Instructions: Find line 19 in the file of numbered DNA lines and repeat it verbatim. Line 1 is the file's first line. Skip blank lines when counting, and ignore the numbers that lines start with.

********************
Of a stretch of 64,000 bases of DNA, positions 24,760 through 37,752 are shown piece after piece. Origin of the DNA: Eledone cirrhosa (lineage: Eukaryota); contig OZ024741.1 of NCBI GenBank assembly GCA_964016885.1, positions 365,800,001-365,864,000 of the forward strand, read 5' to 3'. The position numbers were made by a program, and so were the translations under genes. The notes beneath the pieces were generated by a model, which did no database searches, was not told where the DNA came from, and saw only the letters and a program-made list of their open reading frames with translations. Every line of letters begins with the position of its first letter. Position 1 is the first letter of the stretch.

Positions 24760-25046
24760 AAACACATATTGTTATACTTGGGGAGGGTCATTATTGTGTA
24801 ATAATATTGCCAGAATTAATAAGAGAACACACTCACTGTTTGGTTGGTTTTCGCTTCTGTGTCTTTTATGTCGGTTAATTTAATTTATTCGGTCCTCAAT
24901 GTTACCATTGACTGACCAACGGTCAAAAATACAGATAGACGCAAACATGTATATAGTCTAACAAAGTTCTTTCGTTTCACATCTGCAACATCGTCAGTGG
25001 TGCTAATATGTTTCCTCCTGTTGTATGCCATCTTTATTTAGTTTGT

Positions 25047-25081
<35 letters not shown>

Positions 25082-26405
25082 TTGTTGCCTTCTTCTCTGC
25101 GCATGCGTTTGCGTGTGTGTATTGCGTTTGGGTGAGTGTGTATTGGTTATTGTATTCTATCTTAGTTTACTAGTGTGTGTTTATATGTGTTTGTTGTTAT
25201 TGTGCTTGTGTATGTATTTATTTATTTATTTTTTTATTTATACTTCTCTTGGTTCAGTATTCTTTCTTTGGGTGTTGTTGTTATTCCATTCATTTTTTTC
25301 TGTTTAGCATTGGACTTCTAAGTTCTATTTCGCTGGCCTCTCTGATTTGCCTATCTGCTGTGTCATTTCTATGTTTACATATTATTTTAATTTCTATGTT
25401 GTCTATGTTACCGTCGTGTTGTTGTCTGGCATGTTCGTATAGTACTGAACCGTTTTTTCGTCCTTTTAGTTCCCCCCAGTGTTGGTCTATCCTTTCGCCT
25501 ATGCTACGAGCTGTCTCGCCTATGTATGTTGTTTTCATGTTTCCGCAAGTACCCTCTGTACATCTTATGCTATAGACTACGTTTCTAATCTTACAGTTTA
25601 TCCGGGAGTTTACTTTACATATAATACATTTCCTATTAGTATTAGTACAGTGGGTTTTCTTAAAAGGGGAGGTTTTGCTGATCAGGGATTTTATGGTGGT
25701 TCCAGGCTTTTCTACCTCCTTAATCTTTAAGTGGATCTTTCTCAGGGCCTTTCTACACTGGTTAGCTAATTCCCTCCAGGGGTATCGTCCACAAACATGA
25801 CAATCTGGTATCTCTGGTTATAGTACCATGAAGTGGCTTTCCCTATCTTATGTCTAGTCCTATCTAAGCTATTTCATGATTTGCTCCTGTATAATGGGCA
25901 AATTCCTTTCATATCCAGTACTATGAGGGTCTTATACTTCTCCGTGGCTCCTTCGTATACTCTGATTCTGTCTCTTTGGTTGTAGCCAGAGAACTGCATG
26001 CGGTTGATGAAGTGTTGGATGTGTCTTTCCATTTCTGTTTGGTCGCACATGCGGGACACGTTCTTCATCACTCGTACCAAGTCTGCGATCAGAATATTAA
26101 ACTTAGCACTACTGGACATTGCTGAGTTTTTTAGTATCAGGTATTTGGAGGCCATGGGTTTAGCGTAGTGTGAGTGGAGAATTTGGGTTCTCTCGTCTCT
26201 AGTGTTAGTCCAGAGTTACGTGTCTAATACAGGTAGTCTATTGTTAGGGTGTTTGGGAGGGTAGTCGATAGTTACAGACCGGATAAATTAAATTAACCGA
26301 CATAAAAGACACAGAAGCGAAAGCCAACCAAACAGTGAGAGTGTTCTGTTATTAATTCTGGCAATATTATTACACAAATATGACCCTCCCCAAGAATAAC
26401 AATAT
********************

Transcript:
25901 AATTCCTTTCATATCCAGTACTATGAGGGTCTTATACTTCTCCGTGGCTCCTTCGTATACTCTGATTCTGTCTCTTTGGTTGTAGCCAGAGAACTGCATG